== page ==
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A mad ad world

A mad ad world
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First Published: Fri, May 14 2010. 09 10 PM IST

Chock-a-bloc: (clockwise from top, left) Detail from The Decalogue; a policeman from another work, also titled The Decalogue; a composite image of Decalogue and Raghavan.
Chock-a-bloc: (clockwise from top, left) Detail from The Decalogue; a policeman from another work, also titled The Decalogue; a composite image of Decalogue and Raghavan.
Updated: Fri, May 14 2010. 09 10 PM IST
Prasad Raghavan’s long background in advertising clearly reflects in the artworks that constitute his debut solo show—his digital prints, drawings, oil on canvas and installations show a clear influence of graphic design (which he studied at the College of Fine Arts, Thiruvananthapuram).
Chock-a-bloc: (clockwise from top, left) Detail from The Decalogue; a policeman from another work, also titled The Decalogue; a composite image of Decalogue and Raghavan.
And then there is the content—the subject of what he has drawn, painted and installed. Raghavan says he is deeply disillusioned by the wave of consumerism sweeping across India, and many of his works can be viewed as explicit statements against the branded and packaged mode of consumption that is becoming integral to our lives. While the technique, style and production values of the works are inspired by advertising, their message is aimed squarely against everything advertising promotes—Raghavan seems to be atoning for his sins as an advertising professional. His installation of a container ship, And the Ship Sailed On, features containers with well-known brand slogans printed on their sides—“Life is Good”, “Like No Other” and “Dare to Dream”.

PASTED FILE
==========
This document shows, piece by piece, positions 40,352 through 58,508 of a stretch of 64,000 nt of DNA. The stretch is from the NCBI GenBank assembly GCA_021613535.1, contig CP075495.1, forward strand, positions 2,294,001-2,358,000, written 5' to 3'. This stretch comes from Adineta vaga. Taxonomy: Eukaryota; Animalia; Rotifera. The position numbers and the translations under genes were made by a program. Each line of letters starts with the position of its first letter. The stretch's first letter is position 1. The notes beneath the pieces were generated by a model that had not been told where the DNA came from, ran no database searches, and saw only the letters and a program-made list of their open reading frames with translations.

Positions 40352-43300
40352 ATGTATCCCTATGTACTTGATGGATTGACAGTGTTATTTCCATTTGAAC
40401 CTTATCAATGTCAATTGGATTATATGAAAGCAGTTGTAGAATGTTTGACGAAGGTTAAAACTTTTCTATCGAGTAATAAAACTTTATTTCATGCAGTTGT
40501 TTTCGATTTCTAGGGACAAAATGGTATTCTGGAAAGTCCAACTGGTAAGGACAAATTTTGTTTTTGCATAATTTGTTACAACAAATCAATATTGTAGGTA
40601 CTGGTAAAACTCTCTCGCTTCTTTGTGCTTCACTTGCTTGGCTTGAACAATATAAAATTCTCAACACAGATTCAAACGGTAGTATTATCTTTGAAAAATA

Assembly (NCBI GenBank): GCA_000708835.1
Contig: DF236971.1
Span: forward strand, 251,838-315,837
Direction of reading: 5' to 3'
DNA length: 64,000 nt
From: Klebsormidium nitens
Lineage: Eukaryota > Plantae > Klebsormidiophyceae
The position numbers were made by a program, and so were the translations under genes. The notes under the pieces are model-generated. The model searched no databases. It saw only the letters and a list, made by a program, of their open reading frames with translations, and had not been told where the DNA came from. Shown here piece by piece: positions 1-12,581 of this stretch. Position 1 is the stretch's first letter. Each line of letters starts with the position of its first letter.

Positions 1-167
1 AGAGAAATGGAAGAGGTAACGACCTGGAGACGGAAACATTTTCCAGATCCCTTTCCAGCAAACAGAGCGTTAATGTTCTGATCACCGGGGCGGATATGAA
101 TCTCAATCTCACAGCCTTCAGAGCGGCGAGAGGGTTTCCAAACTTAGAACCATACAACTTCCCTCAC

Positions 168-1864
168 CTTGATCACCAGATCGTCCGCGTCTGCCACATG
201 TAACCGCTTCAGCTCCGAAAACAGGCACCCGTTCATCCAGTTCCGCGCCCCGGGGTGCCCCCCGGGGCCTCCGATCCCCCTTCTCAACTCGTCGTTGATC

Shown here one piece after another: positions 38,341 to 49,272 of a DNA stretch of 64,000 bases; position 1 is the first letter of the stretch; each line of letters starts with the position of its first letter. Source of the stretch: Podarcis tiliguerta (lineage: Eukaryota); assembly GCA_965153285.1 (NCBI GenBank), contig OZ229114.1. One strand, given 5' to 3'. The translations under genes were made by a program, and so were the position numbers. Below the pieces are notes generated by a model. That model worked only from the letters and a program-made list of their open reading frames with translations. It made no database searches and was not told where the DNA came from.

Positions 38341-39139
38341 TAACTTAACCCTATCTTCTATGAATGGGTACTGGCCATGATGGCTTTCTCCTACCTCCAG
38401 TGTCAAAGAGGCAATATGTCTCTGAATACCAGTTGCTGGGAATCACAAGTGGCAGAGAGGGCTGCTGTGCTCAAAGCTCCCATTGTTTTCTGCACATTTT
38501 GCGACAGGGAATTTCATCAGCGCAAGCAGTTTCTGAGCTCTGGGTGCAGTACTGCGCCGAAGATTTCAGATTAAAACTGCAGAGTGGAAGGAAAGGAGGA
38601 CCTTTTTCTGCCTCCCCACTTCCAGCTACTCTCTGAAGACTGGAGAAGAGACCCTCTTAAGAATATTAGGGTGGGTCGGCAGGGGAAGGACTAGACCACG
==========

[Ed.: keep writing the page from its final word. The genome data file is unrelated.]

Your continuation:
He is articulating a well-worn sentiment—the advent of the industrial mode of production a couple of centuries ago first enabled mass consumption in the form we know it today. Unease, disdain and disillusionment with the perceived excesses of material consumption followed shortly thereafter, and has been an abiding concern since then. Raghavan captures the allure and peril of modern material culture well with his set of 10 striking, densely packed collages, each dedicated to one object of our desires—cars, buildings, semi-nude women in lingerie, among others. Titled The Decalogue, the collages, when viewed from afar, form a pattern that represents the Biblical Mount Sinai. They also remind you of the well-known collages made by the Pakistani artist Rashid Rana.
In other works, Raghavan’s disaffection with the world spills over to other subjects—such as man’s tendency to harm other men by preying on them through corruption or by waging war. This reflects in drawings and in a series featuring 10 life-size digital photo prints of men dressed as, among others, a doctor, lawyer, army man and policeman. Their faces are covered with black scarves in the manner of the criminally accused when they are hauled from prison to court and back. Raghavan cites Russian film-maker Andrei Tarkovsky to explain his approach to art: “The artist exists because the world is not perfect. Art would be useless if the world were perfect, as man wouldn’t look for harmony but would simply live in it. Art is born out of an ill-designed world.”
Most will find the concerns that animate Raghvan’s art spot on—what they lack is newness. His evident energy and deep sense of disillusionment, however, hold out promise.
Shot Tilt is on display at Gallery BMB, Queens Mansion, Ground Floor, GT Marg, Fort, Mumbai until 28 June. For details, log on to www.gallerybmb.com
himanshu.b@livemint.com
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First Published: Fri, May 14 2010. 09 10 PM IST